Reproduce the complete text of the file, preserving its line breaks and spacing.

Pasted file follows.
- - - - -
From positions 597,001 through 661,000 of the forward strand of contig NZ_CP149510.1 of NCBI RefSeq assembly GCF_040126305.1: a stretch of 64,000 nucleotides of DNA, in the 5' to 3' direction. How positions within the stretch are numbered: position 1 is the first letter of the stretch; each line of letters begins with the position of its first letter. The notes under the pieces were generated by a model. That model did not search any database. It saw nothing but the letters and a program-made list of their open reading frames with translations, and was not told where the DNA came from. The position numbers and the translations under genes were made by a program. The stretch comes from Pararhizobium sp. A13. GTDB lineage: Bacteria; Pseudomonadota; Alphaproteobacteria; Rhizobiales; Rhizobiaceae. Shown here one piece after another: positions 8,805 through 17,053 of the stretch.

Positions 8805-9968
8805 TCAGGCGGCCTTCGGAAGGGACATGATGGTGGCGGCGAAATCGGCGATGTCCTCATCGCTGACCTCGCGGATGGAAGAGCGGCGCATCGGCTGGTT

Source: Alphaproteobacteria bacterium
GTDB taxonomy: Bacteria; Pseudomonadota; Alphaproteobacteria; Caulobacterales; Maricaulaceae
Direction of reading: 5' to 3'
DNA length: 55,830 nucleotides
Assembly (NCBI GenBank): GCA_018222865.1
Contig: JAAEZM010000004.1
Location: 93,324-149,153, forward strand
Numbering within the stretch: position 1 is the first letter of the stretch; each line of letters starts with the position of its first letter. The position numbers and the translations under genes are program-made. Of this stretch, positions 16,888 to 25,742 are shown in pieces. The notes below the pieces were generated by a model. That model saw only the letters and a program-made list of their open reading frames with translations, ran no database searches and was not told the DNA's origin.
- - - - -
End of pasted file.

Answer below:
From positions 597,001 through 661,000 of the forward strand of contig NZ_CP149510.1 of NCBI RefSeq assembly GCF_040126305.1: a stretch of 64,000 nucleotides of DNA, in the 5' to 3' direction. How positions within the stretch are numbered: position 1 is the first letter of the stretch; each line of letters begins with the position of its first letter. The notes under the pieces were generated by a model. That model did not search any database. It saw nothing but the letters and a program-made list of their open reading frames with translations, and was not told where the DNA came from. The position numbers and the translations under genes were made by a program. The stretch comes from Pararhizobium sp. A13. GTDB lineage: Bacteria; Pseudomonadota; Alphaproteobacteria; Rhizobiales; Rhizobiaceae. Shown here one piece after another: positions 8,805 through 17,053 of the stretch.

Positions 8805-9968
8805 TCAGGCGGCCTTCGGAAGGGACATGATGGTGGCGGCGAAATCGGCGATGTCCTCATCGCTGACCTCGCGGATGGAAGAGCGGCGCATCGGCTGGTT

Source: Alphaproteobacteria bacterium
GTDB taxonomy: Bacteria; Pseudomonadota; Alphaproteobacteria; Caulobacterales; Maricaulaceae
Direction of reading: 5' to 3'
DNA length: 55,830 nucleotides
Assembly (NCBI GenBank): GCA_018222865.1
Contig: JAAEZM010000004.1
Location: 93,324-149,153, forward strand
Numbering within the stretch: position 1 is the first letter of the stretch; each line of letters starts with the position of its first letter. The position numbers and the translations under genes are program-made. Of this stretch, positions 16,888 to 25,742 are shown in pieces. The notes below the pieces were generated by a model. That model saw only the letters and a program-made list of their open reading frames with translations, ran no database searches and was not told the DNA's origin.